How to acclimatise to a new destination when travelling the world

by Jules on August 11, 2012

You have just landed at your dream vacation and the glaring sunlight heats up your face in this hot and humid destination causing your unaccustomed eyes to squint. If you had only knew how essential a pair of eye-worthy sunglasses are, you would have surely brought them, along with a good brand of suntan lotion. No more tanning booths for you! Vacationing in the great outdoors is the real deal. The first thing to know when you are trying to acclimatize to new surroundings is to protect your skin from the elements and take care of your health.

Somehow the long wait to get through customs does little to phase you because you are busy trying to understand what is going on in your new environment. You make funny faces as you slowly tilt your head either direction, as if trying to tune into the local dialect of the people. At first, their speech translates into nothing more than incessant buzzing to your ears. And even though they are speaking English, your brain looks for word associations that you are familiar with; in order to understand what they are saying. Your keen observations pay off as you step to the immigration counter. There is a smooth exchange with the customs officer because your brain is adjusting to their accent. With your baggage checked, you hail a taxi to take you to the hotel. If you have difficulty understanding what is being said, ask the people to speak slowly.

Staying at an international hotel has a homely feel to it as you are able to calm your nervous energy a bit. It has been a long flight and a short nap to revitalize your body is a good idea. It suddenly occurs to you to look at some local TV. This will give you some great insight into the customs of the people. It is recommended that you rest after a long flight as this will make you more focus in your new environment.

One of best sources to inform you about the place is the hotel’s bartender. Besides being able to fill you in about places to see and the best times to be there. The bartender is more than likely to be a local with connections to other people, like yourself, who can help you ease into your vacation without a hassle and maybe saving some money in the process. Networking with like-minded individuals is the key to a speedy and successful acclimatization. Because safety is an issue in some countries for tourists especially when you stick out like a sore thumb!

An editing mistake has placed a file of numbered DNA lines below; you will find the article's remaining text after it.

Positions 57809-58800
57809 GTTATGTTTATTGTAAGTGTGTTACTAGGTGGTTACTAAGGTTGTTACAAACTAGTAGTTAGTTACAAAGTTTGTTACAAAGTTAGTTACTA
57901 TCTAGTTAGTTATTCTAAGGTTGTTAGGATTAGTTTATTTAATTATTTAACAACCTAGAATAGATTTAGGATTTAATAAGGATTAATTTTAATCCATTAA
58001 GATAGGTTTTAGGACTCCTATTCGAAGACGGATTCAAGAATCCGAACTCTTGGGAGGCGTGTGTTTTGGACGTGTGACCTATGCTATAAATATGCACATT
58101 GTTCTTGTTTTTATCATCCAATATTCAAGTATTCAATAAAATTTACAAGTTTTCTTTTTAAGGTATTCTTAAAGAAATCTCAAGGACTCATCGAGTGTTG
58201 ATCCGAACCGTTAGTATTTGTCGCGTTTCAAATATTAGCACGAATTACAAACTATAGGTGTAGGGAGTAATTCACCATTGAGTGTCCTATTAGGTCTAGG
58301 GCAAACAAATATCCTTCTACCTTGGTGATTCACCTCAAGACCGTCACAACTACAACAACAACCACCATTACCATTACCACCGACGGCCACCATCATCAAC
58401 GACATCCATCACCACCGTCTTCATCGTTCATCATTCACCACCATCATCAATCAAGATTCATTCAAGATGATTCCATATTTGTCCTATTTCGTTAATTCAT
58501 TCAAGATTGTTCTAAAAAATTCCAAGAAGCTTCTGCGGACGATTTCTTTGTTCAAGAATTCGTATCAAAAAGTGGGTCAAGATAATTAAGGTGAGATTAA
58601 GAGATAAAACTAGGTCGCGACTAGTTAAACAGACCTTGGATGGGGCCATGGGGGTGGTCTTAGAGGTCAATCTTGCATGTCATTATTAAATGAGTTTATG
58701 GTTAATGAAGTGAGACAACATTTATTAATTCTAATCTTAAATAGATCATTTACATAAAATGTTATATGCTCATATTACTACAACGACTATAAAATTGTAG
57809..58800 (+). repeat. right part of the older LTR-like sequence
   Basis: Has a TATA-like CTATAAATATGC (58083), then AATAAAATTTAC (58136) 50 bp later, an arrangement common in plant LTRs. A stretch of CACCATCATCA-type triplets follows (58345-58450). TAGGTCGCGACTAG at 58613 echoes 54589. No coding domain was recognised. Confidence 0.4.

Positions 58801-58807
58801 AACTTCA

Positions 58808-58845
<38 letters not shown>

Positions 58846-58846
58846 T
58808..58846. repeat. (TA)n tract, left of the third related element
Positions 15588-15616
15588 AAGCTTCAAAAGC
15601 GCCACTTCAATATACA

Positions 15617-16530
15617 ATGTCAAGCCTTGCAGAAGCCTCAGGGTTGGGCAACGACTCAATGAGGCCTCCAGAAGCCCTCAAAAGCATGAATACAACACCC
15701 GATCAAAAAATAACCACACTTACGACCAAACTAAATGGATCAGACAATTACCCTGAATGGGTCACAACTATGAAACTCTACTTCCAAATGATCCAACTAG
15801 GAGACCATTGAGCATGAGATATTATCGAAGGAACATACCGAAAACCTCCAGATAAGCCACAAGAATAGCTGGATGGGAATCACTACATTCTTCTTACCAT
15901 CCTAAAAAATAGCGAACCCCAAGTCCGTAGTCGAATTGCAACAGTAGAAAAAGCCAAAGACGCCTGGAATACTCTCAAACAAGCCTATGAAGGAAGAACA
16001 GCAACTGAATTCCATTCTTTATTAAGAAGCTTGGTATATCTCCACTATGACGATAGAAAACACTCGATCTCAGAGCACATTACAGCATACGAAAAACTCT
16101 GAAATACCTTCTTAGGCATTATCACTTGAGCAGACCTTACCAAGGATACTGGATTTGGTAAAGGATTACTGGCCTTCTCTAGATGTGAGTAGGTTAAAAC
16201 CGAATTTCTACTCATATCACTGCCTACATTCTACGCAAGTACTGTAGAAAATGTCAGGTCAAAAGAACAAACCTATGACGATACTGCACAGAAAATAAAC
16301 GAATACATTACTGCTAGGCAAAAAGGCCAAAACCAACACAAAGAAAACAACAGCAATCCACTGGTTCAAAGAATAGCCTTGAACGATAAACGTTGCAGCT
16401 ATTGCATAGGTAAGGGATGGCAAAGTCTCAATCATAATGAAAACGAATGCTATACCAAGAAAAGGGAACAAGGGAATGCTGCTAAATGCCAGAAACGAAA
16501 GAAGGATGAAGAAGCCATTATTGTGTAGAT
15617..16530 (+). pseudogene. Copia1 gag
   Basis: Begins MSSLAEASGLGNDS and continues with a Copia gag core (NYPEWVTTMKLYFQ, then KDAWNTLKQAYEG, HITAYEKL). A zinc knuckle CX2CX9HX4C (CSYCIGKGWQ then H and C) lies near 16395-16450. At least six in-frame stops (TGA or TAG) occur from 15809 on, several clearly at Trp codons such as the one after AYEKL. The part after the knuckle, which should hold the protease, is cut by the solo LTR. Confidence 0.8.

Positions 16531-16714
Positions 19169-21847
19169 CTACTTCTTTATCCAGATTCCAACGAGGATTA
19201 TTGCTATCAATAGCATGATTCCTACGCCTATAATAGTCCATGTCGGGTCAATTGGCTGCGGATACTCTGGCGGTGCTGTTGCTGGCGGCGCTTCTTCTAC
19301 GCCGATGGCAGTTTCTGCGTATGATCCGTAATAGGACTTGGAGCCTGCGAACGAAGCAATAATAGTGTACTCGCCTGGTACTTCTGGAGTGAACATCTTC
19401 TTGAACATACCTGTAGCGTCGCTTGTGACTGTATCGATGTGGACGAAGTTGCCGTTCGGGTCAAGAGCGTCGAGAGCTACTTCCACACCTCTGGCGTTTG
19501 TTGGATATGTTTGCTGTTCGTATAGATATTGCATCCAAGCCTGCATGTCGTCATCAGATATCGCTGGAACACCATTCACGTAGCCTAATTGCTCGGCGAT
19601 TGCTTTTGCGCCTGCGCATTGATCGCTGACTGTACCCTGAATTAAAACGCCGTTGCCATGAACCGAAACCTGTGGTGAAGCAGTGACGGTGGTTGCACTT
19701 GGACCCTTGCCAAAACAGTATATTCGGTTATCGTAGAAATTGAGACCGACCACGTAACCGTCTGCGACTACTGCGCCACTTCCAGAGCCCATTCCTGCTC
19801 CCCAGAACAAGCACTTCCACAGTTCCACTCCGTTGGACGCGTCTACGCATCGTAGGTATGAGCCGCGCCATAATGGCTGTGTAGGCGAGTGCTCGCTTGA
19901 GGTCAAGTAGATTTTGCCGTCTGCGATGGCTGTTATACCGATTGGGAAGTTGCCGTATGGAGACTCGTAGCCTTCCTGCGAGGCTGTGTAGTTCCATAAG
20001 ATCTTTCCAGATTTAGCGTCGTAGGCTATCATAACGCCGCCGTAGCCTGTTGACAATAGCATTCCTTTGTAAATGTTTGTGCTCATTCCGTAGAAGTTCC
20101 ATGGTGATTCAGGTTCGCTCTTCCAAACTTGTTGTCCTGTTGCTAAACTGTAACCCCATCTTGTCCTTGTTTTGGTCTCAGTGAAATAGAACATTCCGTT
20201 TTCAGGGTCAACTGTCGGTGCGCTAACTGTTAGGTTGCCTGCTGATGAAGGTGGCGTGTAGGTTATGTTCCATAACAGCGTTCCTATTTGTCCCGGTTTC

In case you have not noticed… the hotel is also your cocoon where you can take your time and ease into your stay. Take the time to visit the gift shop and buy a map. Locate where the places of interest are and find out how to move around. Learn about the exchange rates and how much local currency you will receive for your money. Ask the front desk the average costs of things so when you go shopping you will have a fair idea as to how much to pay.

Forget about all those preconceived ideas you have about the place (and ditch the brightly coloured shirts!). Stick to the city areas (more so at night time unless you have a trust-worthy guide). Window shopping is fun and you will meet a lot of people. Say “Hi!” to them and they will definitely answer back with a smile. Talk to the locals and ask about the different ways to get to and from the hotel. This is useful because you will also come across other interesting landmarks and places to visit.

Do not be surprised if they ask if you enjoy their local cuisine and entertainment. If you have not tasted the food, except through the hotel restaurant, then this is the perfect opportunity to arrange a dinner date. As a safety precaution, ask your new friends to meet you at the restaurant. And prearrange with the hotel to take you back home, just a few tips to see you safely through your travels. At the end of your dinner date you would have a better sense of the country than any internet search can cough up. Congratulations! You are no longer a tourist virgin to this exotic land of fun in the sun.

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